Notes from the Chilean Underground

Like the Motor City in its heyday, the Chilean wine industry is dominated by a Big Three: Concha y Toro, Santa Rita & VSPT. These massive companies and their associated brands  account for more than 80% of wine production in the nation, and for the hard-to-shake perception that Chilean wine is profit- rather than palate-driven.

But an underground is growing.

In 2009, Canadian Derek Mossman Knapp, owner and winemaker of The Garage Wine Company in the Maule Valley, organized the Movimiento de Viñateros Independientes, or MOVI, a sort of marketing cooperative for Chile’s small, independent vintners. (Their manifesto rather charmingly positions them as “a breathe [sic] of fresh air in a healthy but comfortable and conservative Chilean industry known well for blue blazers, grey flannels, incessant potential, and industry concentration.”) MOVI now claims 18 member wineries, including Lagar de Bezana, whose lean, focused Cab has been on our list for most of the spring ($11/BTG, $44/bottle).

(Mossman Knapp has also been instrumental in launching the VIGNO project — which even some of the big boys have gotten involved with — spotlighting dry-farmed, old-vine Carignan in the Maule. Alas, none of these wines are currently available in PA.)

This is certainly a welcome development, and points toward a future in which small, hands-on, boutique producers — often using organic or biodynamically grown fruit, and natural wine-making methods —  start changing people’s minds about a wine scene largely derided for its homogeneity. But the producer we’ve been most excited to discover during our Chilean spring focus is so outsider, he’s not even a MOVI member.

A Burgundian by birth and by training, Louis-Antoine Luyt moved to Chile in 1998. In 2006, he and some friends started producing distinguished old-vine blends under the Clos Ouvert label, an enterprise which unfortunately fell apart after the devastating 2010 earthquake. Since then, he’s made wines under his own name, including some truly singular, remarkable wines from very old Pais vines.

Pais, also known as Mission, is believed to be the first vinifera grape planted in the New World. Luyt’s vines aren’t quite that dated, but some of them are upwards of 300 years old, and the methods he uses in the vineyard and the winery are fitting throwbacks. He plows his vineyards by horse. He doesn’t irrigate. He harvests by hand. He crushes by foot. He ferments with naturally occurring yeasts. He doesn't filter or fine his wines.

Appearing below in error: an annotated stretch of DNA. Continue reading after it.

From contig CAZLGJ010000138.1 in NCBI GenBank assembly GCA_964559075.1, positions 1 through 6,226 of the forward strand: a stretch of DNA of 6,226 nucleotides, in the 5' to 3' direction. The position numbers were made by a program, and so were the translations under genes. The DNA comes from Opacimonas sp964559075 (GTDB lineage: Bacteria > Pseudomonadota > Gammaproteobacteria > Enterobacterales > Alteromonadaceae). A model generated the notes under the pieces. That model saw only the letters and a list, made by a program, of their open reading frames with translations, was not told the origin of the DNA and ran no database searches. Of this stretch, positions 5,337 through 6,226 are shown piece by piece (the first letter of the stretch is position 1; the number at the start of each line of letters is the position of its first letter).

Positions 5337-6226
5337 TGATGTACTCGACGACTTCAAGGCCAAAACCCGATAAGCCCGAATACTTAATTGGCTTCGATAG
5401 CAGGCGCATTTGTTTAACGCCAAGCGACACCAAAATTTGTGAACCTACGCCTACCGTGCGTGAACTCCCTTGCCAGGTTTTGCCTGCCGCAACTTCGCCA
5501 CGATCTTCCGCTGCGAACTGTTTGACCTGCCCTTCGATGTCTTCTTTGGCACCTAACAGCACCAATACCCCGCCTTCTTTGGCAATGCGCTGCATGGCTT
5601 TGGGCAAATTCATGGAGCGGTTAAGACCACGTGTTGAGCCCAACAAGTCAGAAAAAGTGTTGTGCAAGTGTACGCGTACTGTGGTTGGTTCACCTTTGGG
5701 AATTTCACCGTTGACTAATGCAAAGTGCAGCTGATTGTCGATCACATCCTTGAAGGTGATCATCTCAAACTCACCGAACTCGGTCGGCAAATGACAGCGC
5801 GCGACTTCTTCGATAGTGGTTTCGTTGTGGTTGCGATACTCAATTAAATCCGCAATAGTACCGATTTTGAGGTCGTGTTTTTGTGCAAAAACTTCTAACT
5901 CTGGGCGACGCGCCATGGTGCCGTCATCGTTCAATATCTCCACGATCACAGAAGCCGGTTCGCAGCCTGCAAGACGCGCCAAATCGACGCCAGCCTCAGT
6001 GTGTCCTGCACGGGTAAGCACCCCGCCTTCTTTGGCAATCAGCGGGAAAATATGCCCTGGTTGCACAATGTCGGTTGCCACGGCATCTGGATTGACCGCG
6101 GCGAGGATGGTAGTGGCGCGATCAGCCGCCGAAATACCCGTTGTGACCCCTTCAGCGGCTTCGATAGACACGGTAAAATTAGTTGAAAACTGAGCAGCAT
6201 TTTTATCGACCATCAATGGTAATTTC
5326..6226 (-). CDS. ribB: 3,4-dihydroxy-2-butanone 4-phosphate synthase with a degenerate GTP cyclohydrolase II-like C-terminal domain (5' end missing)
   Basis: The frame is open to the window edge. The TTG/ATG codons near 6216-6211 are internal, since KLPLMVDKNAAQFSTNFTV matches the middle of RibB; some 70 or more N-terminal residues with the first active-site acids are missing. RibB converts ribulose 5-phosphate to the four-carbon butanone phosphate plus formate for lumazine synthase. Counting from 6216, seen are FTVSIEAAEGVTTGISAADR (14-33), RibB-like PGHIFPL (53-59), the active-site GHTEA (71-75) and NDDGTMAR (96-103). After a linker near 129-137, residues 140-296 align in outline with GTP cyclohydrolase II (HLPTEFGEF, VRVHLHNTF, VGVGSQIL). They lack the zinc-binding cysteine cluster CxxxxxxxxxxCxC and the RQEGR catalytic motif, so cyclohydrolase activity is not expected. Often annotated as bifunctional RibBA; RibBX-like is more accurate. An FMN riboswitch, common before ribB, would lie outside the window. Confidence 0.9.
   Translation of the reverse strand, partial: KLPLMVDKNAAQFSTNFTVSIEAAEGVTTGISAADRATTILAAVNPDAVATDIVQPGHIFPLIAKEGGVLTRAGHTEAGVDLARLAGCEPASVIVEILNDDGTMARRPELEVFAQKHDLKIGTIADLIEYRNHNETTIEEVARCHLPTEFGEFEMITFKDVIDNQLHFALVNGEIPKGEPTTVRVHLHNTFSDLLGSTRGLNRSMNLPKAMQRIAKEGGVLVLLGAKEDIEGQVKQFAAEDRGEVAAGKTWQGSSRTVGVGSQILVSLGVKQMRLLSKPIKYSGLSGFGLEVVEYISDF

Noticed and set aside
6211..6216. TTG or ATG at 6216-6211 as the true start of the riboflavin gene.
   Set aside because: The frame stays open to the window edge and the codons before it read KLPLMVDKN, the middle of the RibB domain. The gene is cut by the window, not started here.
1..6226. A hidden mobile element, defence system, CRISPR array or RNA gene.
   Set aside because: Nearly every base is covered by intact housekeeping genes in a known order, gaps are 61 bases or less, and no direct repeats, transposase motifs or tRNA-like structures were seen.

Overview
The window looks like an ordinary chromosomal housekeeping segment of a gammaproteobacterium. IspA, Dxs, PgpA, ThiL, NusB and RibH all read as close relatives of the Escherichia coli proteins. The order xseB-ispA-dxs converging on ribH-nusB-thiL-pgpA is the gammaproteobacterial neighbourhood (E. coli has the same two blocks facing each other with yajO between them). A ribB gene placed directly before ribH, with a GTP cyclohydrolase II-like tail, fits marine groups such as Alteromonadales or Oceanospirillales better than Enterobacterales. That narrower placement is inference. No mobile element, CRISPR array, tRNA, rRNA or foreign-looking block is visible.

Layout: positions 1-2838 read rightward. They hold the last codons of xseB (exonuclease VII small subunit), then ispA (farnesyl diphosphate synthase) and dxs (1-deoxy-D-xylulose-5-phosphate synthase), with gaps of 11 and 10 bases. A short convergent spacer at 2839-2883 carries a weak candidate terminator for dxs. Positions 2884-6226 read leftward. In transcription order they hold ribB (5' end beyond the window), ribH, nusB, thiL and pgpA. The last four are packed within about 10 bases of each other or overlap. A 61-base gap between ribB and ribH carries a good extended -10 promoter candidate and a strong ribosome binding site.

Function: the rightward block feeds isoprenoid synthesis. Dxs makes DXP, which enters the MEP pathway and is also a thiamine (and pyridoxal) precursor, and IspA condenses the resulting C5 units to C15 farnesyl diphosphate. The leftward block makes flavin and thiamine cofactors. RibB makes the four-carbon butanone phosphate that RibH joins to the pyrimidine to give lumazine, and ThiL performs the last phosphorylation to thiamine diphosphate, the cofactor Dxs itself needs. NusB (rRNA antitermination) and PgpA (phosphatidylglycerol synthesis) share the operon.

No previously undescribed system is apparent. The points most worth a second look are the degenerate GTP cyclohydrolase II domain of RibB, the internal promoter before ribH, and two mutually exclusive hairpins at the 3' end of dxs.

In short, he’s the antithesis of the Big 3. You can read more about Louis-Antoine Luyt here.

Right now, we’re pouring Luyt’s 2014 “Portezuela” Pais from his Pipeño series of wines ($11/btg, $44/bottle), traditional, rustic wines made by the process of carbonic maceration. In the glass the Portezuela is a light, bright garnet with a little whiff of funk on the nose that blows off quickly. (Giving this wine 5-10 minutes in your glass makes a big difference.) Aromas of chocolate-covered cherries, strawberries and balsamic carry over to the flavor profile, with some campfire smoke wafting in at the mid-palate. The finish is longer and more tannic than you might expect from such a light-bodied wine. You want to have this with some prosciutto and a hard sheep’s milk cheese, like a good quality Pecorino.


As you might expect, Luyt doesn’t produce huge quantities of this stuff, and we feel fortunate to have it. Once it’s gone, we’ll be pouring his 2012 Clos Ouvert Primavera (he still occasionally bottles under the Clos Ouvert label), a blend of old-vine Pais, Carignan, Cinsault, Cab, Syrah and Merlot.

It’s good to remember that, despite boasting the oldest vineyards in the New World, Chile’s wine industry is still quite young, largely a development of the post-Pinochet era. They’re still figuring themselves and their terroir out. It’s going to be fascinating to see how mavericks like Louis-Antoine Luyt and the MOVI affiliates re-shape the industry — and American perceptions — in years to come.